Monday, June 5, 2017

Bathing in the Morning Breeze

I took a sensory bath* this morning. By the light of the waking sun, under the cover of a thick fog, to the melody of a hundred birds, against breath of a gentle breeze, I ran. My calves pumped, feet skipped, arms danced, and brow perspired. My morning jogs summon echoes of Eric Liddell: When I run, I feel God's pleasure.
Image result for when i run i feel his pleasure
While the love of running is not universal (a straw poll of fellow church members yesterday proved the point in a 14-2 vote against running), the human impulse for sensory pleasure is. We all enjoy having our sense of sight, sound, touch, taste, and smell stimulated. For some, the smell of charcoal spells ecstasy. For others, the sight of rainfall moves their soul. Most kids like to spin. Adults opt for floating down a lazy river.

Somewhere along the way, culture mistook sensual for sexual and turned pleasure into an adjective for adult store paraphernalia. When society insists on seeing humans simply as evolved animals, it is no surprise we lift all restraints and celebrate every sexual impulse.

But sex alone is not the problem. The God-given gift of sensual pleasure has also been distorted by gross indulgence in food, media, sports, material goods, and chemical enhancements. Consumerism does not offer a sensory bath, but a deluge. In Why Everything Matters, Philip Ryken's exposition of Ecclesiastes, he writes: "Most Americans today experience more pleasure than most people in the history of the world. Yet in spite of our prosperity - or maybe because of it - we still suffer from poverty of the soul. The taste of pleasure has grown our appetite for this world beyond satisfaction" (pg. 31).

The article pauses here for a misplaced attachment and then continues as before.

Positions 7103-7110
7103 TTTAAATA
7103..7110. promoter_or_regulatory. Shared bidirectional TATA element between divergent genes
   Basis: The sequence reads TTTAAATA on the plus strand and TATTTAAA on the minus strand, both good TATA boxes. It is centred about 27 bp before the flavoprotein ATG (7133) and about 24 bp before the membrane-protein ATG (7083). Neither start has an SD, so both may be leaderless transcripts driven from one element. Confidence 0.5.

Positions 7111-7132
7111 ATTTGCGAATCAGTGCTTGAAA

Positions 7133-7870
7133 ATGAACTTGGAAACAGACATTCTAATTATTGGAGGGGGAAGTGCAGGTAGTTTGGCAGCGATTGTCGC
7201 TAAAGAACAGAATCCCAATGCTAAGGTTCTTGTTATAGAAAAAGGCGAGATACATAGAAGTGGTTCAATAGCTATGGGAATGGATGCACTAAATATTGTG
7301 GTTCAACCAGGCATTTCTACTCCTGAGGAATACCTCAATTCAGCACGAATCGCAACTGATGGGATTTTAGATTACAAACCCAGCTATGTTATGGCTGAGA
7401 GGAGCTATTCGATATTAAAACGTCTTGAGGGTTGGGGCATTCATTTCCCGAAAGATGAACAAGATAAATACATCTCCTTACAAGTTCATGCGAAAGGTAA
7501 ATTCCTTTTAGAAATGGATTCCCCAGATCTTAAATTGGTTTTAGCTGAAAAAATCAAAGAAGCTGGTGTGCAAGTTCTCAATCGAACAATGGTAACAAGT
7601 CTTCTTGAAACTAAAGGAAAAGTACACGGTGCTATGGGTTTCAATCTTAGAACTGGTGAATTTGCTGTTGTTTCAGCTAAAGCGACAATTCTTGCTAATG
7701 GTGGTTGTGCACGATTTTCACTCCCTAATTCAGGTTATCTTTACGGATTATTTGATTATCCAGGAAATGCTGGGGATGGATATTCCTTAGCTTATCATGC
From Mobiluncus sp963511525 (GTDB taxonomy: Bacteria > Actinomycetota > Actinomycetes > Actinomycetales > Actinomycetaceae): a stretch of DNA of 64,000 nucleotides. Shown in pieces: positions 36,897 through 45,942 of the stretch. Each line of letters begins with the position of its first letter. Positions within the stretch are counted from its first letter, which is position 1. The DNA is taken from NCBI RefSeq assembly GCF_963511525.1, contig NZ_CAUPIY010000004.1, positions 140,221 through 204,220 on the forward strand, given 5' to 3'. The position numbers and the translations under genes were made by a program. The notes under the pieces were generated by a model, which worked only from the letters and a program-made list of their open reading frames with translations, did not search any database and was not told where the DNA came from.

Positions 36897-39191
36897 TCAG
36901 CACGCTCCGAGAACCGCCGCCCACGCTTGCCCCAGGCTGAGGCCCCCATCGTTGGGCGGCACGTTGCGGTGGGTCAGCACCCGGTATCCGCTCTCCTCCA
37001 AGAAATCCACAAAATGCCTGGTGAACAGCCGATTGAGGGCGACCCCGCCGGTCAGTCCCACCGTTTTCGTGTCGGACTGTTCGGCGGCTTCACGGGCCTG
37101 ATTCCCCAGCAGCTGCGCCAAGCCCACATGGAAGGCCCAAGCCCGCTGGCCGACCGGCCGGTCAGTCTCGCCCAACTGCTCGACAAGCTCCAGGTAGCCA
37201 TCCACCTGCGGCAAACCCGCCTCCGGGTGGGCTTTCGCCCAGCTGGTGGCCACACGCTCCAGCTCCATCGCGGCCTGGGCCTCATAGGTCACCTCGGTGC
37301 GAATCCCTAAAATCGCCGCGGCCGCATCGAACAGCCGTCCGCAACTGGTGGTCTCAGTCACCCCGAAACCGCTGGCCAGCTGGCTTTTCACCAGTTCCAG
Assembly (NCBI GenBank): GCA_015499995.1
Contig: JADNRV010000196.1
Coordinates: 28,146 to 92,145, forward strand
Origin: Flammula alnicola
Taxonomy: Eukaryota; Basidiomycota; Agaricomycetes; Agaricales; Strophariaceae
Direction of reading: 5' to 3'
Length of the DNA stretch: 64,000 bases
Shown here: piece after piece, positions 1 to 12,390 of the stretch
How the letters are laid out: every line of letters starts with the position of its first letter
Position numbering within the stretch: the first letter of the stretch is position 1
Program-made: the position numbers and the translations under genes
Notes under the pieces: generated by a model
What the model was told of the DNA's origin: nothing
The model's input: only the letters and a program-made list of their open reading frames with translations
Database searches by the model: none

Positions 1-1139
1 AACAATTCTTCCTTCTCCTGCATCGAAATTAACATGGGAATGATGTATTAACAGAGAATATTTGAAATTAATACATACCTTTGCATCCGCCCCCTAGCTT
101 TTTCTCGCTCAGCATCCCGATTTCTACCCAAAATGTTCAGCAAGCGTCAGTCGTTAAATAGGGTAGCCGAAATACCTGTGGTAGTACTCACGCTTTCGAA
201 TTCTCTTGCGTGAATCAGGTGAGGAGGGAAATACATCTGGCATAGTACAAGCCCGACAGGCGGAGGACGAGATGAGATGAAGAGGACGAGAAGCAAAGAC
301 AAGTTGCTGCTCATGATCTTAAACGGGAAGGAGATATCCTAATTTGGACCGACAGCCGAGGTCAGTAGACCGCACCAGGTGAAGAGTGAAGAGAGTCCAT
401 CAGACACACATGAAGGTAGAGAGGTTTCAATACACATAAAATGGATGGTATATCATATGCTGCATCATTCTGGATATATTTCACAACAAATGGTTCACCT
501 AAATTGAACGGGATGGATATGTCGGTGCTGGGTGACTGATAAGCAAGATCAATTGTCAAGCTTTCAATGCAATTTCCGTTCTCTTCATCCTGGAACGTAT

Ryken goes on to argue "God is not a spoilsport." He wrote sensual (or sensory, if you please) pleasure into the script of human existence. Such pleasure was intimately anchored to his presence in the Garden of Eden. Our ultimate longing is to be at rest with God. Our penultimate pleasures should always point heavenward.

Followers of Jesus need not blush when we consider sensual pleasures and sensory baths. (Disclaimer: I was not naked when I enjoyed my sensory bath this morning, but my shorts were short!) Instead, we must recover the fact that God created us to become loving cultivators and mindful curators of pleasure. Consumers of pleasure selfishly indulge; connoisseurs of pleasure gratefully receive.

I implore every child of God to enjoy a sensory bath. Taste and see (and touch and smell and hear) that the Lord is good (Psalm 34:8).

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This post was inspired by my sermon entitled Pleasure from Ecclesiastes 2:1-11.

* I learned the term "sensory bath" from an Empowered to Connect parenting training Liz and I attended for foster and adoptive parents. Many "kids from hard places" have sensory-processing issues. Sensory baths employ exercises (e.g. spinning) and tools (e.g., weighted blanket) to engage the senses to heal the mind. After the training, we sandwiched our daughters with pillow cushions, and they loved it. The neuroscience of the sensory bath is fascinating, and underscores our God-given potential for healing, not just emotionally, but I imply above, spiritually. Our senses can help reconnect us to our Creator.

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